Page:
In a saner world, we would have already had a dozen Jennifer Lawrence comedies.
When aliens arrive they will surely go directly to IMDB to survey her filmography and wonder why one of Hollywood’s funniest and most naturally charismatic stars spent the first decade of her career in dystopias, action movies and whatever it is you call “Mother!”
As if to make up for lost time, Lawrence has in “No Hard Feelings” made the kind of R-rated teen comedy that has usually launched young actors. She plays a 32-year-old Montauk Uber driver who, desperate for money after her car is towed, is hired by the wealthy parents (Matthew Broderick, Laura Benanti) of a timid and sheltered 19-year-old (newcomer Andrew Barth Feldman) to take his virginity before he heads off to Princeton.
We’ve, of course, had plenty of movies about teenagers trying to get laid for the first time. But “No Hard Feelings,” directed and co-written by Gene Stupnitsky, may be the first in which the teen in question has seemingly no desire to do so. He’s heterosexual, his parents are sure based on his browsing history.
But when Maddie Barker (Lawrence) turns up in a tight pink dress and heels at the Long Island animal shelter Percy (Feldman) works at, he responds mostly with prickliness and fear to her come-ons. The encounter ends with Percy spraying Maddie with mace.
Now, a 19-year-old rejecting Jennifer Lawrence like this is potentially a good way to sever any possible connection the audience has with one of your main characters. It’s like having him smack a child. Some things are unforgiveable. Maddie and Percy go on a series of increasingly intimate dates, and Percy vows to eventually “put out.”
The basis of “No Hard Feelings,” all around, is fairly untenable. Even less believable than Percy’s response to Maddie is her involvement in this scheme in the first place. In the movie’s opening scenes, her car is towed away by a ghosted ex-boyfriend (Ebon Moss-Bachrach of “The Bear”). In the uber-rich environs of Montauk, Maddie is trying to hold onto her house — the one she grew up in — while foreclosure lurks.
Maddie, forced to rollerblade to her bartending job, may be financially desperate. But, say what you will about the gig economy, it offers plenty of alternatives to earning money besides sleeping with teenagers who cringe when the restaurant doesn’t have Pepsi.
And yet, “No Hard Feelings” works better than it ought to. The preposterousness of the set-up is, naturally, part of the joke. Feldman, who here resembles the awkward Linguini of “Ratatouille” brought to life, brings more sensitivity to the role than you would expect, and flashes of good comic timing. So uncomfortable is he on their dates that at the sound of a break in a nearby game of pool, he jumps like a frightened cat. Skinny dipping in the ocean, he doggy paddles.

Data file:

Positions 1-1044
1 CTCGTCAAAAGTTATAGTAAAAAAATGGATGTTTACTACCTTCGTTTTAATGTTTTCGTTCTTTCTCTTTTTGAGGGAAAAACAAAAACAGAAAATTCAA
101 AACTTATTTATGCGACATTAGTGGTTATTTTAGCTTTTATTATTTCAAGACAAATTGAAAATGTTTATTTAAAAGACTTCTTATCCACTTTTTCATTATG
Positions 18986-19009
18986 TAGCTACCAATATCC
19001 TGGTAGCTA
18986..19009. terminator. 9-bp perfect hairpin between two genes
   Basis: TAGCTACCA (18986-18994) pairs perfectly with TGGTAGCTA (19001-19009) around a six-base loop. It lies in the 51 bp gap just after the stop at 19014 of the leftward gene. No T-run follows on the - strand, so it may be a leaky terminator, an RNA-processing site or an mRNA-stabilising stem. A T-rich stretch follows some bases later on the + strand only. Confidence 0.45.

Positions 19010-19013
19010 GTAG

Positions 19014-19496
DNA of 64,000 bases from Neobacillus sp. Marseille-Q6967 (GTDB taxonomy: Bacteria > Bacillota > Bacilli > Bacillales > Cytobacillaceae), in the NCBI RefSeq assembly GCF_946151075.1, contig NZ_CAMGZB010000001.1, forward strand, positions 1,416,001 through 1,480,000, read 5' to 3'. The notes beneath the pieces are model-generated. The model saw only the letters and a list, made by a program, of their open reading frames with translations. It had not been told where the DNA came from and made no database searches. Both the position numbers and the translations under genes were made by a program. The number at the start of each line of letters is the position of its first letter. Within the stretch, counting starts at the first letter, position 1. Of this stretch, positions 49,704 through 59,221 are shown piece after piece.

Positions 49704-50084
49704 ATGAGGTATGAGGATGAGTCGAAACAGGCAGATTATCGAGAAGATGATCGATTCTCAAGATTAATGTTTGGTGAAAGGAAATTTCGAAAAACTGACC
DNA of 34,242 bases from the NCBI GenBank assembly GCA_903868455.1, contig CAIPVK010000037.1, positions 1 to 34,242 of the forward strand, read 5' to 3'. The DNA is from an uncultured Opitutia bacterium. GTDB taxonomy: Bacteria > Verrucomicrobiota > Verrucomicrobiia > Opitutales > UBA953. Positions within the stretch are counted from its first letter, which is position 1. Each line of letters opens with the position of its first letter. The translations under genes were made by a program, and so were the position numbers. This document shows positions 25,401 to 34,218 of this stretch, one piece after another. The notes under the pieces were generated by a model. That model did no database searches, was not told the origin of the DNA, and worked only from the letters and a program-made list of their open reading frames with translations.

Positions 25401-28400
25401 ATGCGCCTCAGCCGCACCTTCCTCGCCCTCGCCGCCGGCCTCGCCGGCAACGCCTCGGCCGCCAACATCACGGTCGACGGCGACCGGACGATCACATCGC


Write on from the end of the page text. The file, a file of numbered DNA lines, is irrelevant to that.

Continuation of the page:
And while the role forces Lawrence into raunchy situations that could easily be said to be beneath her, “No Hard Feelings” gives her plenty of room to showcase her talent at upending traditional ideas of Hollywood glamour. At every moment, she delights in undercutting her own sexiness; it’s not every A-lister whose willing to film a beach brawl in the nude. Lawrence — Hollywood screenwriters take note — is more at home parodying the sex bomb than being one.
Yet while “No Hard Feelings” finally gives Lawrence (also an executive producer) a platform for some of the slapstick humor she’s so good at, it also feels like she’s been inserted into the framework of a quite male coming-of-age rom-com/fantasy. Big-screen comedies are dishearteningly few and far between these days, so it’s temping to applaud that “No Hard Feelings,” which opens in theaters Friday, simply exists.
Stupnitsky’s “Good Boys” cleverly shrunk a familiar genre — the house-party movie — into an R-rated romp for sixth-graders. But “No Hard Feelings” can feel stuck in adolescence. There are times here where you’re glad Lawrence is at least getting to act with adults. (Natalie Morales and Scott MacArthur are good as Maddie’s friends.) Lawrence could have easily carried a comedy that’s just on Maddie’s level, without the amateur-escort-for-a-kid storyline.
“No Hard Feelings” does, though, smartly dig into a generation gap in inverting the genre’s standard beats. Percy — and many of his classmates — are depicted as too tethered to their phones and too delicate to perceived offenses. In one scene, Maddie tears down the upstairs hall of a high-school party. Behind every door, there are kids not making out but calmly texting or playing video games — a portrait of Gen Z with plenty of basis in fact. Incredulous, Maddie exclaims: “Doesn’t anyone f—- anymore?”
“No Hard Feelings,” a Sony Pictures release, is rated R by the Motion Picture Association for sexual content, language, some graphic nudity and brief drug use. Running time: 103 minutes. Two and a half stars out of four.